Moving from idea to action often requires going against the conventional notions of what works. These talks and books fly in the face of common assumptions, and show the power of challenging the norm.
TED Talks: Margaret Heffernan, "Why it's time to forget the pecking order at work" and "Dare to disagree"
In this pair of TED Talks, Margaret Heffernan challenges two entrenched ideas about how teams should work in business, and envisions new, healthier alternatives. "Why it's time to forget the pecking order at work" argues that rather than focusing on star employees and stoking competition, companies should encourage social cohesion and mutual support to motivate people to do their best work.
In "Dare to disagree," Heffernan explains that constructive disagreement is essential to progress. A great business (or any) relationship isn't just an echo chamber — it allows for natural conflict that moves toward stronger ideas.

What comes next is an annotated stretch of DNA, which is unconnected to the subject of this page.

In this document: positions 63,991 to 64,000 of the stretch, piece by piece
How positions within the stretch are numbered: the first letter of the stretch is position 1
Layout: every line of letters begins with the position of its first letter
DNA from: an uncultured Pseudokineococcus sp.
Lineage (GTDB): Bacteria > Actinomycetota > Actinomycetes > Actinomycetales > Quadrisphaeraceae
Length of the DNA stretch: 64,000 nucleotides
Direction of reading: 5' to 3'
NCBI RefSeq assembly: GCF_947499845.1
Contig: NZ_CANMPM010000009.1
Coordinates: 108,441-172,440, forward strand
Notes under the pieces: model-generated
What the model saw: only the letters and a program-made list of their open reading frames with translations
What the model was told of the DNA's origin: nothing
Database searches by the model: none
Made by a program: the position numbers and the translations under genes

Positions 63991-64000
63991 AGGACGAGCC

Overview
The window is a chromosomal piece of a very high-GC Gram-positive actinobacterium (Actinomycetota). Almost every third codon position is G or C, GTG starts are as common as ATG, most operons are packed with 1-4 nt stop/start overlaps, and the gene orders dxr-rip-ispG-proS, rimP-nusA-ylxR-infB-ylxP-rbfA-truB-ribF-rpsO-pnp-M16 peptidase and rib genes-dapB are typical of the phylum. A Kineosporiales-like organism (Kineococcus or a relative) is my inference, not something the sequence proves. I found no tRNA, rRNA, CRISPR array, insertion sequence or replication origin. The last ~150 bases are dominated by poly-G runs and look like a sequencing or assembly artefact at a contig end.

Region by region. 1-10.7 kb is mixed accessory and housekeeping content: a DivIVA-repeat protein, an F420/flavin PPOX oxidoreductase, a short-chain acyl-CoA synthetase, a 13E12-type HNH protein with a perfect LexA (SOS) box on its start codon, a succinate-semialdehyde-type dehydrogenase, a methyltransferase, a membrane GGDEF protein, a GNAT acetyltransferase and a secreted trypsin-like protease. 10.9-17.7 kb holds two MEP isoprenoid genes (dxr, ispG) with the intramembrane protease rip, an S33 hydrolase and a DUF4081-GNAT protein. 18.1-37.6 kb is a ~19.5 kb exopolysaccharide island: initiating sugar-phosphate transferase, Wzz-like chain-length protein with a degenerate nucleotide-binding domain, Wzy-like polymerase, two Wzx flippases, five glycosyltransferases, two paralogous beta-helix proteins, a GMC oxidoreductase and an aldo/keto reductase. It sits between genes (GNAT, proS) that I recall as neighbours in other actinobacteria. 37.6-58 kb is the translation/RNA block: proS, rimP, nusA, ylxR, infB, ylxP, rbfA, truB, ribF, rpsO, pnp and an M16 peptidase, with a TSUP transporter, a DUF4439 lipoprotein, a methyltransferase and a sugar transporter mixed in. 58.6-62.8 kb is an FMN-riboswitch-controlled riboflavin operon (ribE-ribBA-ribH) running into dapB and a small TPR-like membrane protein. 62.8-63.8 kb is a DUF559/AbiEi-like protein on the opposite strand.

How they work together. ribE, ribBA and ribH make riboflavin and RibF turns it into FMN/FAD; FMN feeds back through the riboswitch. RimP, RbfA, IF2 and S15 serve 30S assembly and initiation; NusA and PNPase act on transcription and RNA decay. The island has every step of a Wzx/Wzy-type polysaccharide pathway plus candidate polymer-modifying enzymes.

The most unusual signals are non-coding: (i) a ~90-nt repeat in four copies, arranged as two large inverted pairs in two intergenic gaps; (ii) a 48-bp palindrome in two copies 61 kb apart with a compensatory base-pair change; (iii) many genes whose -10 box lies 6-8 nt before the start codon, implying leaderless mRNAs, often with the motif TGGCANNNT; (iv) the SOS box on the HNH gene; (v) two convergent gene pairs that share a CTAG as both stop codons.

TED Talk: Dan Pallotta, "The way we think about charity is dead wrong"
The current nonprofit model is built in a way that inevitably preserves the status quo — in fact, it actively discourages innovation. Dan Pallotta explains that we need to rethink charity in order to encourage new solutions to the country's and the world's problems.
Book: Adam Grant, Give and Take
In this book, Adam Grant argues that relationships are more important to success than the individual drive we often focus on. We underestimate "givers," people who contribute to others without expecting anything in return, and how giving is actually a path to success.
Book: Ben Horowitz, The Hard Thing About Hard Things
Ben Horowitz goes against the grain of management books with this honest memoir on the actual problems and difficulties of running a start-up.